The programme closed with El niño ("The Baby",) from almost equally early in Barbieri's career (1859.) It presents an untangled tale full of life, and worked especially well in this staging. A woman caught in a marriage of convenience with a Portuguese Baron dreams about finding the good looking officer who was with her father on his deathbed. It was to this young man that the dying old man gave his cigar-case as a symbol of the proffered hand of his daughter. After many months the officer failed to show up and the girl ended by marrying the Portuguese nobleman. The story introduces us to a young n'er do well, Felix, who although he won the case from the military man in a game of cards is ignorant of its meaning, and has inveigled himself into the Baron's house to lighten the opulent gentry of some of their monetary load. When the baroness discovers the case she makes an emotional plea to the man whom her father had as she believes destined to be her husband. Whilst they are talking the Baron arrives and Felix hides himself in the cradle of the married pair's baby son, thus generating all kinds of farcical situations. In the end the moral disorder is fixed by the intercession of Paca, the maidservant, who delightedly gives an alibi to the young man by claiming that he is her fiance come to visit her.
In spite of its early date El niño's theatrical and musical character stands closer to género chico zarzuela than El hombre es débil, which has much stronger roots in tonadilla. But in any case it must be stressed that as much these two chico works of Barbieri, like Los dos ciegos, are more related to the great tradition of the Spanish teatro breve (from the entremés to the tonadilla escénica) than to the theatrical genre invented in 1868 by Vallés, Luján and Riquelme and later immortalised by Chueca and Co. As for the music, Barbieri presents three simple scores full of dance rhythms and catchy tunes in a series of numbers approximating to the cuplé or canción traditions. Nevertheless some numbers are more intrinsic to the action of the sainete and have remarkable dramatic value.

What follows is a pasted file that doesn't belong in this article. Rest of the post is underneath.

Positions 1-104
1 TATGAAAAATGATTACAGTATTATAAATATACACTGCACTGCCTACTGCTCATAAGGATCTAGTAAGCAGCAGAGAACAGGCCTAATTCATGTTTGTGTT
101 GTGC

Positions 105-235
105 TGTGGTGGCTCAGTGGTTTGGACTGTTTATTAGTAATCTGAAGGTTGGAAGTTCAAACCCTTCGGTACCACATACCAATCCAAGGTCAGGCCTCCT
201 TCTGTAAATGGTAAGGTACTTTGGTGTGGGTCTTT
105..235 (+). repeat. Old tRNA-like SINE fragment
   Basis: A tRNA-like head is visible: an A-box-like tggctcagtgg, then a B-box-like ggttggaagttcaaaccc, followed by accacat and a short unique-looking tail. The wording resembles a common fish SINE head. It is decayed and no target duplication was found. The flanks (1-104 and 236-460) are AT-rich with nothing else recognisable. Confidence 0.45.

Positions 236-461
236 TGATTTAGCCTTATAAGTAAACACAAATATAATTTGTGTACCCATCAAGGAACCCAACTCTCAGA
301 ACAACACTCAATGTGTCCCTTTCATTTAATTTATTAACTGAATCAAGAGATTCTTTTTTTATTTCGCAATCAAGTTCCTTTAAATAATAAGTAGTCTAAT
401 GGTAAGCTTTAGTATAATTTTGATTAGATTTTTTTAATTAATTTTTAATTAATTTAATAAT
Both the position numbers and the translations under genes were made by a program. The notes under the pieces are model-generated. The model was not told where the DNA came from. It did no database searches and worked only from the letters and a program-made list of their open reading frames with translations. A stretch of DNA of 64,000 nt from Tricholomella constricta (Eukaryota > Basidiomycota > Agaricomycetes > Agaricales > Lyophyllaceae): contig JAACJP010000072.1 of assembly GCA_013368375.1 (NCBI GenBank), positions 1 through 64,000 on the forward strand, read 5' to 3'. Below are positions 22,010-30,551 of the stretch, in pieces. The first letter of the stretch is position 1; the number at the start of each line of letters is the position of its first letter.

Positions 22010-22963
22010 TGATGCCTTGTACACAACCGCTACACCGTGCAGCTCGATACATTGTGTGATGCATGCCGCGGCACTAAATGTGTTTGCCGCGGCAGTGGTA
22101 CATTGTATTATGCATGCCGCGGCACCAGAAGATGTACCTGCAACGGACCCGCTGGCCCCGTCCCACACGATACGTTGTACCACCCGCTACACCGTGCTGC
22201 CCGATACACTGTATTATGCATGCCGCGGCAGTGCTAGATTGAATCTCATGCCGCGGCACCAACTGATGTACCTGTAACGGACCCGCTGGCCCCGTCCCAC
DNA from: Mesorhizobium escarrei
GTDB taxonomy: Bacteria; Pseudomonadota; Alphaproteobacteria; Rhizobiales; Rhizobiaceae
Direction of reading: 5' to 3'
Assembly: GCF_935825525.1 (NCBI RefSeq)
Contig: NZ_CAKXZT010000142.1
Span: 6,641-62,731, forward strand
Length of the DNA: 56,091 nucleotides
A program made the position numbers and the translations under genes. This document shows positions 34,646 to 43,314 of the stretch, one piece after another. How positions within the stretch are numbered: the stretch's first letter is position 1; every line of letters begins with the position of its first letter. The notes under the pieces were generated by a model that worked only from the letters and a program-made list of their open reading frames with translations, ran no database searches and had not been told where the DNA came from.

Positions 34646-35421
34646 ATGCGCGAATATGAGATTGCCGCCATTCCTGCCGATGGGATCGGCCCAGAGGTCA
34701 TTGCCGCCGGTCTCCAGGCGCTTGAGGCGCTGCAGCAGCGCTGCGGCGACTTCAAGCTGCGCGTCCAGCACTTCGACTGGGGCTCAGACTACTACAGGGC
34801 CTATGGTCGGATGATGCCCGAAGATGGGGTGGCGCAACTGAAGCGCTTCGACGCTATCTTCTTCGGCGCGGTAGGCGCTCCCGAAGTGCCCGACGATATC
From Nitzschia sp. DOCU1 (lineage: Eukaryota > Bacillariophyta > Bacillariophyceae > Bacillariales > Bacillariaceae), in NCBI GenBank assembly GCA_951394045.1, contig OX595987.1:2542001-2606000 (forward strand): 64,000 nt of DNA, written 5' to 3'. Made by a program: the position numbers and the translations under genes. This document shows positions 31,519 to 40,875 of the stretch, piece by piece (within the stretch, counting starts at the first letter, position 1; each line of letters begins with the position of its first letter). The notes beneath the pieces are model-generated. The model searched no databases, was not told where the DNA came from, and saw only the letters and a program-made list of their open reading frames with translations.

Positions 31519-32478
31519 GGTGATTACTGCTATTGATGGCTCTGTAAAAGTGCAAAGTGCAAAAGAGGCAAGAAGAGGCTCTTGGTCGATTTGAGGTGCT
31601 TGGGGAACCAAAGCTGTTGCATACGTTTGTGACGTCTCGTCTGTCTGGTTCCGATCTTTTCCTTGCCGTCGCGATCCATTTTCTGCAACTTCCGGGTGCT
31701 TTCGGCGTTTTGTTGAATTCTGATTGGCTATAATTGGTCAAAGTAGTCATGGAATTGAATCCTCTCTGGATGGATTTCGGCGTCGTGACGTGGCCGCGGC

Four fine performers shared the solo roles. The quick-witted direction of Francisco Matilla made all of them seem ideal interpreters. Ricardo Muñiz showed great versatility in breathing life into the worthy Luciano, the "weak man" of the first sainete; the shady Jeremías, one of two "blind men"; and the ardent Felix, trying to pass as "the baby" of the baronial couple. In this last sainete his superb scene at the cradle, with Francisco Matilla, was specially funny.
For although the baritone Carmelo Cordón was billed, in the end it was Matilla himself who took over his line of parts, playing the rustic servant in El hombre es débil; the street musician Roberto (second of the two "blind men";) and the Portuguese father of "the baby". We need only say of him that he is the soul of these revivals! Matilla lives these works as his own, and in fact that is what they are - as adapter he is co-author of the texts.
Ruth Delaria made two appearances similar in style and effect. In El hombre es débil she embodied Tecla, the young maid who wakes the passion of master and servant, deliciously. Her assumption in El niño, the similarly-employed Paca, "clever servant" to the baroness and instigator of the happy ending, was if possible even more perfect.
Mar Abascal, the last of the quartet of protagonists, had two parts of very unequal importance. If in El niño she showed her natural elegance in the role of the baroness, in Los dos ciegos she found herself in a supernumerary role that did not figure in the original but had been written in by Matilla to add sparkle to the finale.
As for the orchestral accompaniment, suffice it to say that the Ensamble Instrumental de Madrid played with a delectable spirit of the time. Again, conductor Fernando Poblete obtained a subtle reading of the score that gives pause for thought about the habitual playing of our orchestras.
We have in these three picaresque sainetes yet another demonstration of what it's possible to do for zarzuela with limited resources, made the most of through a little imagination and - above all - much love for the genre.
© Ignacio Jassa Haro, 2004
Cast: El hombre es débil: Ricardo Muñiz (Luciano); Francisco Matilla (Pascual); Ruth Delaria (Tecla). Los dos ciegos: Ricardo Muñiz (Jeremías); Francisco Matilla (Roberto); Mar Abascal (Un maja de rumbo). El niño: Ricardo Muñiz (Félix); Francisco Matilla (El barón); Ruth Delaria (Paca); Mar Abascal (La baronesa). Ensamble Instrumental de Madrid; Fernando Poblete (musical Direction); Francisco Matilla (Adaptation of the text and direction of scene); Mariana Maza (Figurines); Production of Ópera Cómica de Madrid